The Breath of Scandal/Chapter 1



GREGG MOWBRY, who had come home with nothing unusual on his mind, flung his new brown overcoat on a hook in the hall closet, tossed his hat after it, and was cheerfully whistling on his way to his room when the maid appeared from the rear hall and spoke to him shyly.

"Why, good evening," he replied in his pleasant way, halting. "Mr. Whittaker home yet?"

"No, sir; but he should be soon. He wanted early dinner to-night."

"Mail or telephone to-day, Dora?"

"I put two letters on your dresser. Mr. Hartford called; and Miss Hale telephoned for you from Evanston about five o'clock; she left her name and said to tell you. A young lady—I think Miss Hale again, Mr. Mowbry—called about ten minutes ago. She didn't say her name that time," the girl added.

"Thanks," Gregg said. "No message then?"

"Oh, yes, sir, a particular one. The first time she called, she said would you please be sure to telephone her when you came in."

"Thanks," he said, and half turned for her to pass him in the narrow hallway of the apartment; and she went forward to bestow the inconspicuous attentions which everywhere made life smooth for Gregg Mowbry; she opened the coat closet and carefully arranged his overcoat upon a hanger and took out the evening newspaper he had thrust into the pocket.

Gregg went on to his room which was the first of three large bedchambers described, in the agent's embossed booklet of Number—East Pearson Street, as "Master's Rooms." These were on the east, facing lakeward over a vacant, flat stretch of that newly made promontory just north of the Chicago River and east of the original shore of the lake. A few years ago, indeed, there was only a sandbar upon which that picturesque lake mariner, "Cap" Streeter, grounded his schooner; there he squatted upon the emerging sands and, with an eye to the exceptional advantages of real estate in such a situation, he asserted title to the strip by right of discovery and defended himself with his rifle from behind his driftwood barricades. The old skipper long ago was run out, of course, and, in the manner of extending Chicago lakeward, many thousands of cubic yards of refuse, tin cans, cinders, stone and sand were carted in; upon these was spread loam from the prairie; tall, well-designed, luxurious apartment buildings rose on that land, so that now the captain's "Deestrict of Lake Michigan" has become the newest and most preferred part of the new, ever-spreading city.

No place is more popular with young Chicago couples possessing money and social opportunities; consequently no place is more desirable in the eyes of those people eager to appear to possess both. But besides being fashionable, it is convenient and pleasant, so it is chosen by many without ulterior purposes. Of these was Gregg Mowbry, who was there, as he cheerfully would have been almost anywhere else, because Bill Whittaker liked "the place"—this being, specifically, the east apartment on the third floor of an expensive building which otherwise was let to some of those young married people, whose parents were helping them pay the rent, or else to middle-aged, established men with families, each of whom could afford four or five thousand a year for a few rooms.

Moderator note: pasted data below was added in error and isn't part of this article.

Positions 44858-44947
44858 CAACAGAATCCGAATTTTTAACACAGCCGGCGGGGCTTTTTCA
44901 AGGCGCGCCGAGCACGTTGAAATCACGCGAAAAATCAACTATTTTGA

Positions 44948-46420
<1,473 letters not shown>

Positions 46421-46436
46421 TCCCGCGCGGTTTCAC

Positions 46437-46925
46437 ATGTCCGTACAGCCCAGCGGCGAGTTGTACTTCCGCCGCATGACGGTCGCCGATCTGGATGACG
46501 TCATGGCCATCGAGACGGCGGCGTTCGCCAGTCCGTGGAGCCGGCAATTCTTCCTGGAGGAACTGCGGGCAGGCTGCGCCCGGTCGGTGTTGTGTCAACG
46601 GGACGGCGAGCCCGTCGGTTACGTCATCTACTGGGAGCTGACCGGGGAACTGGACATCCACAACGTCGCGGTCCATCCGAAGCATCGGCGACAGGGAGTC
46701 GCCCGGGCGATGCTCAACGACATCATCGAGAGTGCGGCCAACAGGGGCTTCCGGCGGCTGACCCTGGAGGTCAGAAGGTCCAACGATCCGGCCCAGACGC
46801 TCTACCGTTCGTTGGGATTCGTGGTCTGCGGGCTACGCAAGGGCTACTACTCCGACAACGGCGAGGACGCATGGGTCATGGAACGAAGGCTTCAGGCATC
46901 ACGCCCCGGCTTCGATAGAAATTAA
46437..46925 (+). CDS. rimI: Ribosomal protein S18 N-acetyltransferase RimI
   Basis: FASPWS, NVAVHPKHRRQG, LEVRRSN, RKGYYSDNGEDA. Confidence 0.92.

William Whittaker liked the place, not solely for its unquestionable value in the minds of persons you met socially but even more because to live here evidently was an advantage in his business; for Bill was a lawyer and, though only twenty-eight, Whittaker undoubtedly would be the next name to be lettered on the many doors of Kemphill, James, Jones and Stern in the First National Bank Building. Their clients were such obviously successful people as lived within the new loop of the Lake Shore Drive about "Streeterville"; and Billy's father (who was a banker in Bay City, Michigan), recognizing that it was an asset to a young lawyer in Chicago to live in evident prosperity, sent regularly the difference between what Bill earned and what he necessarily spent. Gregg had no help from home; and his salary and commissions seldom equalled Bill's earnings; so Gregg had no business to spend so much on living; but, persistently, it was Gregg who in the council of two downright opposed the taking of a third partner. He put it on the ground that they ought to keep a guest room.

"You can't call a place a home where you can't put up a man overnight," he argued; but his real reason was not to have others in but to keep another out. Gregg and Bill had been together since they were freshmen at the University of Michigan. That was for eleven years, now; and whatever their association meant to Bill, it meant far more to Gregg; for Bill had always had brothers of his own in Bay City, but Gregg was one of those only children who ought to have been born in a large family. To come back to his own possessions meant, to Gregg, to return to things shared by Bill; he could never enter his door without at once thinking of Bill; and to-night this was with special keenness when he went to his room and picked up the letters from his dresser.